Now I don't know what to think :(
Try "I should trust Ran's interpretation, because his adapter works, but mine doesn't"
It's easy to see why you might've gotten the wrong impression, since most of the connectors you've seen number sequentially down the rows. Header connectors are different because they're usually used with ribbon cables, so someone decided to use the "even-odd" scheme to make the pin numbers correspond to the conductors in the ribbon. I dunno whether there's an official industry standard for it, but I've seen dozens of designs numbered that way over the years, so my automatic assumption was that this one was done the same way.
I'm using an adapter that I bought as a kit some years back, and plug into the projet-du-jour with a cable to match the project's pinouts. It has a DB-25 soldered to the board, so I just made up a 9-to-25 pin cable with what I thought were the right crossovers and loopbacks.
Specifically, I wired up the Webpal side so it looks modem-ish, because my adapter has a female connector, and I only plan to connect to the PC (and, btw, this resulted in one of my earlier comments being misleading: when I said the webpla "dropped CTS", it was actually the signal bigbrd labels "RTS" on his schematic. It just looks like CTS on the adapter's DB-25).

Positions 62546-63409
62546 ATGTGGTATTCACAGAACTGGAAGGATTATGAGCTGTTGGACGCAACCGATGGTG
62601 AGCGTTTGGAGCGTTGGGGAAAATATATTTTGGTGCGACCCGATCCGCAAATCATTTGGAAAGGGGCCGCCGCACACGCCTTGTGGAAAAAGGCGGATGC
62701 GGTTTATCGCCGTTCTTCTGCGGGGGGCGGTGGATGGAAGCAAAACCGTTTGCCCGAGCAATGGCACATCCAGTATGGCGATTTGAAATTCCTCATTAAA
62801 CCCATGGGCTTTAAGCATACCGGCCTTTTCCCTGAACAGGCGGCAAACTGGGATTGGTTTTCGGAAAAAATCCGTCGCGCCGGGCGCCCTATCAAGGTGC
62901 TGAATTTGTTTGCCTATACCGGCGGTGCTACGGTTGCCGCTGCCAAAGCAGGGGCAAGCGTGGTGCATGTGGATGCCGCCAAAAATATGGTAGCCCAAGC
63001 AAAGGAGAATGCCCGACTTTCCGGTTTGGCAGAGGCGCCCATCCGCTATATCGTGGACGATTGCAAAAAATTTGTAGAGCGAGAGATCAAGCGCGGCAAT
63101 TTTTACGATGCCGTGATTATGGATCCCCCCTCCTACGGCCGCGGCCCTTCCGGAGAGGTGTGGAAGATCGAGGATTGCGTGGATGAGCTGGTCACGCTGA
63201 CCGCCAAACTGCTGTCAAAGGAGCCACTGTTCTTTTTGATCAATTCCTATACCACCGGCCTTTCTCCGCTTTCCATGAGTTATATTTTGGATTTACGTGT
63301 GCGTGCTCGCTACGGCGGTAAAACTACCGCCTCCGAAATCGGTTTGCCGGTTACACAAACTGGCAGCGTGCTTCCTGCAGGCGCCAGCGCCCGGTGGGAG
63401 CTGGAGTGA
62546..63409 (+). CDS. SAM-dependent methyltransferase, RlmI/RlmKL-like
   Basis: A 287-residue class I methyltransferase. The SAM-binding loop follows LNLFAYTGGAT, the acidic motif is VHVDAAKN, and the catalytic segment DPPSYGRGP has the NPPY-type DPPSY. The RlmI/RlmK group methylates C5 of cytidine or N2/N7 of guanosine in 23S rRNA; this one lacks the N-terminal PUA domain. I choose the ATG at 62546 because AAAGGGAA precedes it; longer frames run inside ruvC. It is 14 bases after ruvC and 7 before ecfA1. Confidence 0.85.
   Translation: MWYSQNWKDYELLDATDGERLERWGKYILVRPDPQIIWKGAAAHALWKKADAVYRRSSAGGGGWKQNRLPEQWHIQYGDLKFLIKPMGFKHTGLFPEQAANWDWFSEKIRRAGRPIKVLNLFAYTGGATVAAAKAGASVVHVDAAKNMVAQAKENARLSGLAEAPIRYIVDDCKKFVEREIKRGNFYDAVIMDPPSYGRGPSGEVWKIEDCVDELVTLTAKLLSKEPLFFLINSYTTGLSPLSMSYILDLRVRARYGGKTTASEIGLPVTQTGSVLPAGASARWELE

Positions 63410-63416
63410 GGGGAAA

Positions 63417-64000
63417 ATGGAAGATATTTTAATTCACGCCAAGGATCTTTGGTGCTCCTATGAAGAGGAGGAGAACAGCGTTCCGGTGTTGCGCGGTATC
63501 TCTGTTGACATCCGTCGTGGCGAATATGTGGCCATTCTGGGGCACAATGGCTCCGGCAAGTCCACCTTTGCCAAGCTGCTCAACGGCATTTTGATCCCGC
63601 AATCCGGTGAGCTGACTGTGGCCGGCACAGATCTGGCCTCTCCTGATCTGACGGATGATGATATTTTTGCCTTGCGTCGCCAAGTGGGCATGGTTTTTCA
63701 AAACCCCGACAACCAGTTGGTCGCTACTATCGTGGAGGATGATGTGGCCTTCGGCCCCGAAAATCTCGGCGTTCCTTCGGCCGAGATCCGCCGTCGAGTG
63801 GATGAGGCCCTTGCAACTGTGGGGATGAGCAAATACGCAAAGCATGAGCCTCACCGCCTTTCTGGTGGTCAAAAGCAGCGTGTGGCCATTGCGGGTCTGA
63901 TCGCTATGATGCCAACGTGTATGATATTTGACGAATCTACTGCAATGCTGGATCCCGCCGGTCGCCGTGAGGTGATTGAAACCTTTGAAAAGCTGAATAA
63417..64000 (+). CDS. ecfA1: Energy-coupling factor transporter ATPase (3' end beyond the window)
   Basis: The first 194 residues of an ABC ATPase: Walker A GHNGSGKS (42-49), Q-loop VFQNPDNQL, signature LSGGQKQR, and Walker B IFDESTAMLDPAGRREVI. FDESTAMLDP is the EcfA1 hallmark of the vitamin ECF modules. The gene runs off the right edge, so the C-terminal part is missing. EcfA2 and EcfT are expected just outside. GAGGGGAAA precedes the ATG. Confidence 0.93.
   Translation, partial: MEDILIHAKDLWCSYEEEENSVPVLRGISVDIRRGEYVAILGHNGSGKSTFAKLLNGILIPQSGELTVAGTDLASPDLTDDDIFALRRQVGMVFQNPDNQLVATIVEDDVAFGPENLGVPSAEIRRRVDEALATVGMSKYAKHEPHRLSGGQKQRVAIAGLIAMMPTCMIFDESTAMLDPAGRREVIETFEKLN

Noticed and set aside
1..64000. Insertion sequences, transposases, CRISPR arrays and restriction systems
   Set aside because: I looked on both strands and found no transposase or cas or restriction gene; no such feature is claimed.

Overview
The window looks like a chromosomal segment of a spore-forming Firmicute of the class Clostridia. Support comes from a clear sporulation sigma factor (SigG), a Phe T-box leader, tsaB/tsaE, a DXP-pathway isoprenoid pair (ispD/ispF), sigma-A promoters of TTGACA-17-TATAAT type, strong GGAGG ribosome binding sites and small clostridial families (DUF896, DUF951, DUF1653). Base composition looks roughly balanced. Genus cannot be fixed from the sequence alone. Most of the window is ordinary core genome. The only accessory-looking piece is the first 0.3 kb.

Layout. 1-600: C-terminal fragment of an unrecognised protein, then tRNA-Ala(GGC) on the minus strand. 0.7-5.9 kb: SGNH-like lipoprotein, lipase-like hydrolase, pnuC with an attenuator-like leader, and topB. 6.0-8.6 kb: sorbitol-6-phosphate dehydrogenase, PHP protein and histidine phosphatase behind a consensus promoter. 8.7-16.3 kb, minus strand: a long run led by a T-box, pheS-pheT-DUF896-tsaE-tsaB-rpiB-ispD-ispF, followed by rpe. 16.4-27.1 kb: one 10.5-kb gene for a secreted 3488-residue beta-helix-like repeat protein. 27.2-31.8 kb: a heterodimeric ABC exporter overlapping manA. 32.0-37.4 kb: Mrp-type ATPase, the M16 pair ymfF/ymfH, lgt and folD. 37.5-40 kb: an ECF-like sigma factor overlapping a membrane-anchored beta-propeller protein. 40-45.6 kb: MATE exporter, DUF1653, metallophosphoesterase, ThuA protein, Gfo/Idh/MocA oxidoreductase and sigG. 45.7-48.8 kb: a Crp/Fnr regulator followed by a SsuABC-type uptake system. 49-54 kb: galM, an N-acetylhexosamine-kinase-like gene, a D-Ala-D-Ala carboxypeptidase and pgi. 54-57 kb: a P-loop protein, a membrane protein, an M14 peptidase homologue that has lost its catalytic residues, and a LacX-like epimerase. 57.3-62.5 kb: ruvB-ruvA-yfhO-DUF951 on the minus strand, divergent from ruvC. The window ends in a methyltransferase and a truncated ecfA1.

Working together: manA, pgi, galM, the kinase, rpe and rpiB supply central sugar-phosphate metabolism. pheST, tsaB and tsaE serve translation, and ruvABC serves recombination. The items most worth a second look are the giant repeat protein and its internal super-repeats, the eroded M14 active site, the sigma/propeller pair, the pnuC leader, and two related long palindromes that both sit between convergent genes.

I looped DTR back to DSR and DCD on the PC end, and left the handshake inputs to the webpal open, just like bigbrd did.
I crossed CTS and RTS (as labelled by bigbrd), null-modem style. This seems to have caused the problem mentioned in my last post, even though it's the right way to do it for proper hardware handshaking (shrug). If it turns out that the protocol really needs hardware handshaking, I guess I'll have to add a switch to get it past the initialization problem. But, since no one else has mentioned it, I'm guessing I can just leave it wired as in the "fake-out box". At 9600 baud, it's unlikely that hardware handshaking is really needed, anyway.
I also made sure that TD and RD wre going in the right directions: bigbrd's pinout is kind of a mix of DTE and DCE conventions, so I used the "in vs out" of the buffer chip as the definitive source.